Browsing Tag

Jane Ratcliffe

Anxiety, Guest Posts, healing, The Body

Lick ‘em On

October 24, 2015

By Jane Ratcliffe

I reached toward my bowl of oatmeal.  Before me, I noticed a pair of hands.  Faintly red with raised blue veins, they floated in the shallow morning light.  I drew a sharp breath.  I lived alone.  The doors were locked.  Who could be in my house?  Unnerved, I kept watching the hands.  The colors glowed, the skin like the bark of a young tree.  Then I recognized the ring: an oval diamond set amidst tiny dots of turquoise and topped with a bright ruby.  My ring.  Therefore, my hands.

It was March, 2008.  These were my first moments of brain injury, although I didn’t yet know this was what was happening.  It was like watching my life on a high definition television screen. I was in my body.  Everything around me was vibrant and precise.  We were just in two separate worlds.

***

Exactly a decade earlier, on March 9th, 1998, I was temping in a furniture showroom in New York City, helping the owner with some office work.  A huge wooden tabletop hung over the manager’s desk.  I was there for a week and each day I said to her, “Aren’t you afraid that’s going to fall on you?”  She laughed.

Nevertheless, I wouldn’t go near her desk.  Until the end of the week, when I daringly strode over to get a stamp and, bam, the rope snapped and the tabletop fell on my head.

“A tabletop fell on my head,” I said, laughing so hard tears rolled down my face.

“A tabletop fell on my head,” I said again, as my vision shut off, then returned.

“A tabletop fell on my head,” I repeated, as now my hearing went, then returned. Continue Reading…

courage, Guest Posts, healing, Inspiration

What You Will Learn From This: Living With Head and Brain Injury.

October 6, 2014

By Jane Ratcliffe.

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1. Some people will refuse to believe that there’s anything wrong with you. They will accuse you of pretending to be sick for attention, even though you had plenty of attention in your life before the table top that was mounted on the wall fell on your head (or you got in that car accident, et cetera). They will counsel people not to help you, they will explain to them that helping you with your myriad terrifying symptoms is akin to enabling a drug addict; help will only encourage you to fake your illness longer. What you will learn from this: You’ll learn how to swaddle the voice that spends hours (and hours) each day defending itself to your accuser in soft, warm blankets and hold it to your breast rocking it gently like the frightened baby that it is. You will learn how to hear your soul and spirit shouting to you through the (temporarily?) out-of-whack channels of your brain, calling out over the cries of the baby, that your naysayer’s truth is not your truth, no matter how forceful their voice is. You will slowly excavate Your Truth from the dark, neglected chambers of your heart. You will discover how to let others say what they will about you while you’re still sick and heal anyway.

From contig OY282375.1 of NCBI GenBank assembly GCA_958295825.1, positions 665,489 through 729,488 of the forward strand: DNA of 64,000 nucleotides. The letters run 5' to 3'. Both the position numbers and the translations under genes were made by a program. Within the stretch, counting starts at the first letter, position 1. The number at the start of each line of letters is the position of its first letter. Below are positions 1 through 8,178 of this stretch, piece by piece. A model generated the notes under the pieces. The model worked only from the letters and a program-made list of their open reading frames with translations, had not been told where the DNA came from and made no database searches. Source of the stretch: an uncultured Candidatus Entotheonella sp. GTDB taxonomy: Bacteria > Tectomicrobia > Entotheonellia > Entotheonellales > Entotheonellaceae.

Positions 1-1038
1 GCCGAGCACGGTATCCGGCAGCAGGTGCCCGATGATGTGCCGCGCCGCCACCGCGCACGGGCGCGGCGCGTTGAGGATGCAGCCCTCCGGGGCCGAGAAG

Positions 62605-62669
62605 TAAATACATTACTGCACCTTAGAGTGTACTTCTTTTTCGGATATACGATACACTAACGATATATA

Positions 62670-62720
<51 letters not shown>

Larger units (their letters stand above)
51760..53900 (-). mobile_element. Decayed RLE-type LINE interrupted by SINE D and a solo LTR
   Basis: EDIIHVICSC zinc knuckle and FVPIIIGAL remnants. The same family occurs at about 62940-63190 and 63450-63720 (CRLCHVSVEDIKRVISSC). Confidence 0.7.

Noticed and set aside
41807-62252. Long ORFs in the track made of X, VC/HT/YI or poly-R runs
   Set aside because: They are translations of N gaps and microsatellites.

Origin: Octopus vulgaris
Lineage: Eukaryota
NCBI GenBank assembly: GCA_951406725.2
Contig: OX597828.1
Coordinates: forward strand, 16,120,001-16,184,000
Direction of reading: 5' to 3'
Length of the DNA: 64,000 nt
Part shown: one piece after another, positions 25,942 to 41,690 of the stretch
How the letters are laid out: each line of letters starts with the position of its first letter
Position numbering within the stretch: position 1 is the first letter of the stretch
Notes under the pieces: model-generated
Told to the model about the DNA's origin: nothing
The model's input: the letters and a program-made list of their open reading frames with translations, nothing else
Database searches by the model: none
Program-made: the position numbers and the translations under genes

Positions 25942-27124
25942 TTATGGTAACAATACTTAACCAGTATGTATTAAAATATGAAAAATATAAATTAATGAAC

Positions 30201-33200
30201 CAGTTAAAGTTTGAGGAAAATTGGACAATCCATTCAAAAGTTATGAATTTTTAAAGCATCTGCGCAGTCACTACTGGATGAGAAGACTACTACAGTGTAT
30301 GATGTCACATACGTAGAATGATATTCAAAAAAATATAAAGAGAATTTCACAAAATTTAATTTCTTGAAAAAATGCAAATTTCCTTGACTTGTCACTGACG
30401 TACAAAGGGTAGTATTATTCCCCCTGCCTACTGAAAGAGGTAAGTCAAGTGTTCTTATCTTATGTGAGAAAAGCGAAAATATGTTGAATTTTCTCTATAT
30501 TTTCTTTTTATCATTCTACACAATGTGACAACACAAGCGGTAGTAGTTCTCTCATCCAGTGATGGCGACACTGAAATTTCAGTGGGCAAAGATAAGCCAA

2. Most people will believe you, but they won’t really “get it”—so they’ll drift away until you’re better. Or they’ll get it, but you’re like a drowning person grasping at anything stable—and just because they don’t have head or brain injury doesn’t mean they’re consistently on steady ground. So they may drift in and out depending upon circumstances. This will hurt, but you’ll reflect upon your own life and all the times somebody else’s suffering was too much for you to carry. Or the times you judged someone’s suffering as symptomatic of character flaws—some of which were annoying enough that you secretly considered that perhaps they deserved their struggles, that if they were better people they wouldn’t have these struggles and, really, it wasn’t up to you to fix that mess. And that just as you have been put aside now, so too did you put aside others. What you will learn from this: Compassion. We are all suffering. You haven’t been singled out. Listen. Watch. Study others. No one is without fear. You will learn to hold their fear in your cleaned-up, cleared-out heart, and you’ll discover that the compassion you generate for their fear has the power to dissipate your fear as well. And likewise, the compassion you learn to generate for yourself (because you need it more than you initially realize) makes it easier to be present to another’s suffering which, well, makes it easier to be present to your own. And so on.

Continue Reading…